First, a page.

Zürich’s first evangelical service of the Lord’s Supper occurred in a dramatic fashion during Holy Week 1525. Before the sun rose on Maundy Thursday, Huldrych Zwingli (1484–1531) had a dream sparked by the groundbreaking decision of the Zürich city council earlier in the week to abolish the Mass. The discussion which led to this momentous breakthrough involved an argument with conservative under-secretary Joachim am Grüt over the precise signification of the Eucharist, a dispute which vividly appeared to Zwingli anew as he slept. A counselor appeared in his dream, calling him out of his slothfulness and directing him to the parallel between the Passover and the Lord’s Supper. Zwingli immediately awoke, meticulously examined his Bible, and that morning expounded the passages before the congregation with such might that he persuaded nearly all those present. The ensuing worship over the course of the Easter Triduum drew crowds so numerous, that Zwingli remarked: “such a Passover of Christ was celebrated as I have never yet seen”.
Huldrych Zwingli was born on 1 January 1484 in Wildhaus in the Toggenburg valley region of Switzerland. After schooling in Basel, and then Bern, he arrived at the University of Vienna in 1498, where he completed his Bachelor of Arts. There he became friends with Joachim Vadian (and would have overlapped too with Diebold Schwarz). In 1502, he moved to the University of Basel, where he met Leo Jud and Konrad Pellikan, and proceeded Master of Arts. He was ordained in 1506 and ministered in Glarus, where he taught himself Greek, and read and corresponded with the great Erasmus. In 1516, he moved to the Benedictine Abbey in Einsiedeln as the people’s priest and grew to love the Scriptures, even preaching the truths of the Gospel against indulgences and Marian veneration. His most important ministerial appointment came in 1519, when he became the people’s priest at the Great Minster (Grossmünster) in Zürich.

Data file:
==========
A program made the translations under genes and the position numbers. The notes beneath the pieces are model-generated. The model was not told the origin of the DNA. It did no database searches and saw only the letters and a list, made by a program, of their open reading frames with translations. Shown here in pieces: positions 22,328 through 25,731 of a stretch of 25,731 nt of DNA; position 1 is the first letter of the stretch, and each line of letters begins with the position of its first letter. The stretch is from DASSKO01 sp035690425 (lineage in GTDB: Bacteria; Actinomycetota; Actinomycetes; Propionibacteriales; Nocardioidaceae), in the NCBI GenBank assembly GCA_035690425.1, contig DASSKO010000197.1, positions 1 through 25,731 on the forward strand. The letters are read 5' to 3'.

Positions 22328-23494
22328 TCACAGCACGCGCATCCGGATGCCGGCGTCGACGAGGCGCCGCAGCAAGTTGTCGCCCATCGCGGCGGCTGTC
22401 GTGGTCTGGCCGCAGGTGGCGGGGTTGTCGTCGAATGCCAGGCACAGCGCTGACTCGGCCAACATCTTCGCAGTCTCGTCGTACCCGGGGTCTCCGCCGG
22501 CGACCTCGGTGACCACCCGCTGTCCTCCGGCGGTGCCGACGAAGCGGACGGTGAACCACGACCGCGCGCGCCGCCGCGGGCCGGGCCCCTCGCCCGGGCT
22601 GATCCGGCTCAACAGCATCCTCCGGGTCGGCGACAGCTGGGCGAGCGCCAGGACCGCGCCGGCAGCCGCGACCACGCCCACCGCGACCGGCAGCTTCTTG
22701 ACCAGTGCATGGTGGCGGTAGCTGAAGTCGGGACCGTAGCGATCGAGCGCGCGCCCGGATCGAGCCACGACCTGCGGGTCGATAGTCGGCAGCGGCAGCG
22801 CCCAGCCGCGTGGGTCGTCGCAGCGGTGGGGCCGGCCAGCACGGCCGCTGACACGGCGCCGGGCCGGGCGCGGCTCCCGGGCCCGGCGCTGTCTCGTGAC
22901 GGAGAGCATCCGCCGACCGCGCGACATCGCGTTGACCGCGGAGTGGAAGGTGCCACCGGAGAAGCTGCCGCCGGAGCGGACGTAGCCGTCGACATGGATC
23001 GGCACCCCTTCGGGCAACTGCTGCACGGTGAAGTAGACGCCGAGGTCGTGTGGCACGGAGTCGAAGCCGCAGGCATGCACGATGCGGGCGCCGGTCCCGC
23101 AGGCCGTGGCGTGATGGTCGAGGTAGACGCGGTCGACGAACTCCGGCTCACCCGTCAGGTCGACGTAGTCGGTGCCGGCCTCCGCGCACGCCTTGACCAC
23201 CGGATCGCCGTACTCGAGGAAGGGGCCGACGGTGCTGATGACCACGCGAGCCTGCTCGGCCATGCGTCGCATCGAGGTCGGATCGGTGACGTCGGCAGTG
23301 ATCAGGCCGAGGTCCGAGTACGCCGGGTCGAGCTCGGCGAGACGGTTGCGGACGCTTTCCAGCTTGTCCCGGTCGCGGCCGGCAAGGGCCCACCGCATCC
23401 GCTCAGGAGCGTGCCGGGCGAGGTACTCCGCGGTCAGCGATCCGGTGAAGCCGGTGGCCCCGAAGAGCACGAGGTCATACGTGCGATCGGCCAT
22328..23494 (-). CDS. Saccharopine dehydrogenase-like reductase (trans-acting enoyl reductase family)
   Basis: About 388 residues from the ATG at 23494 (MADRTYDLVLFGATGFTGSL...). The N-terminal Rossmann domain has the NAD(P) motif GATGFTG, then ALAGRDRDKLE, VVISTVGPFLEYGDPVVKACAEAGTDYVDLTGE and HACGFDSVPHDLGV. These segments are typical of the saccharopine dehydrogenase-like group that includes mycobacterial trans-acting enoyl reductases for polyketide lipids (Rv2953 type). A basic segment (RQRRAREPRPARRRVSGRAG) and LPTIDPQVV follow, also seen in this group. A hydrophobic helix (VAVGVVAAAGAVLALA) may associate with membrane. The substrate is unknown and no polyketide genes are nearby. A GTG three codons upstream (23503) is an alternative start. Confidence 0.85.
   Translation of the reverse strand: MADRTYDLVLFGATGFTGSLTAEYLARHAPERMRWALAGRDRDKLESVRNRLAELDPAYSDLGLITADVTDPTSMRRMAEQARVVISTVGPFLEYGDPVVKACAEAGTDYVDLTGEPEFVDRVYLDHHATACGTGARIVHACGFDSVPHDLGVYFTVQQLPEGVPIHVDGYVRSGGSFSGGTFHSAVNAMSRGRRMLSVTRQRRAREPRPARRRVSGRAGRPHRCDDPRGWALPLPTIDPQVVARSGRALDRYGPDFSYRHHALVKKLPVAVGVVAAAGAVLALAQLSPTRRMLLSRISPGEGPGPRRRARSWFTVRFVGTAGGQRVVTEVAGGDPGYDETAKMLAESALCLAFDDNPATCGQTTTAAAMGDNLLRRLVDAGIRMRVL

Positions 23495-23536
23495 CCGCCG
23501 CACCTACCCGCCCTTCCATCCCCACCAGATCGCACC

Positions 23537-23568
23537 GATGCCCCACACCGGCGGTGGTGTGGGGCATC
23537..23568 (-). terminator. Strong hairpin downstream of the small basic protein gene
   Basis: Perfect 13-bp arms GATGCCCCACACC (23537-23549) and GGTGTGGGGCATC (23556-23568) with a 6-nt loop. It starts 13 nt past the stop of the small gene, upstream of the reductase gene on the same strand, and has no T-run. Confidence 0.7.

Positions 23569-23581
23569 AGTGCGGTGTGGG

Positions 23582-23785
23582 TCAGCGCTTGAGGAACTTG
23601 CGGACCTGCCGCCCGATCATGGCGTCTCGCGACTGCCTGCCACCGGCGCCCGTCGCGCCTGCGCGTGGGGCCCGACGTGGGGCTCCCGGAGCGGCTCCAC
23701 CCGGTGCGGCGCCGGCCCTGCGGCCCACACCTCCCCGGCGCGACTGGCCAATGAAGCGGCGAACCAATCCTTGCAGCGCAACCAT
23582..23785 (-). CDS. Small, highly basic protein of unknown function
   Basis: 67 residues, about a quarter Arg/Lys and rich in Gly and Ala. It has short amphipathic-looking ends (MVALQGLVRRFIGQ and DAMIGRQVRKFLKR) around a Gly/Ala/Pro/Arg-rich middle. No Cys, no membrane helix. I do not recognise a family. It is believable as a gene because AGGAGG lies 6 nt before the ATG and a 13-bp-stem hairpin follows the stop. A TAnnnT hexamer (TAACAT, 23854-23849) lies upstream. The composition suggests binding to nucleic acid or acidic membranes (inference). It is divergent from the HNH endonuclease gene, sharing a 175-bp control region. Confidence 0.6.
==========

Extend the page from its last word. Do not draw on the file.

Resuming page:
The next five years witnessed three important manifestations of Zwingli’s growing evangelicalism. First, he established himself as a skillful expositor of the Scriptures. His first sermon on 1 January 1519 (his 36th birthday) began at the first chapter of the Gospel of Matthew and he preached sequentially through books of the Bible. Second, he took a public stance on the evangelical freedom from fasting. During Lent in 1522 there were a dozen men at the house of the printer, Christopher Froschauer. Due to the expensive price of fish, Froschauer asked his wife to purchase some meat, and she returned with two smoked sausages which were cut into pieces and distributed among the twelve (somewhat of a striking parallel to the Last Supper). Although Zwingli refused, everyone else ate the sausages, including the pastors Leo Jud and Laurence Keller. News of this shocked the city, so Zwingli preached a sermon on fasting and defended his friend’s Christian freedom. Just as the “Sausage Affair” was dying down, the third manifestation of Zwingli’s growing evangelicalism occurred that year: he secretly married Anna Reinhard in the spring, and publicly denounced compulsory clerical celibacy in the summer, through his publication, A Friendly Petition and Admonition to the Confederates.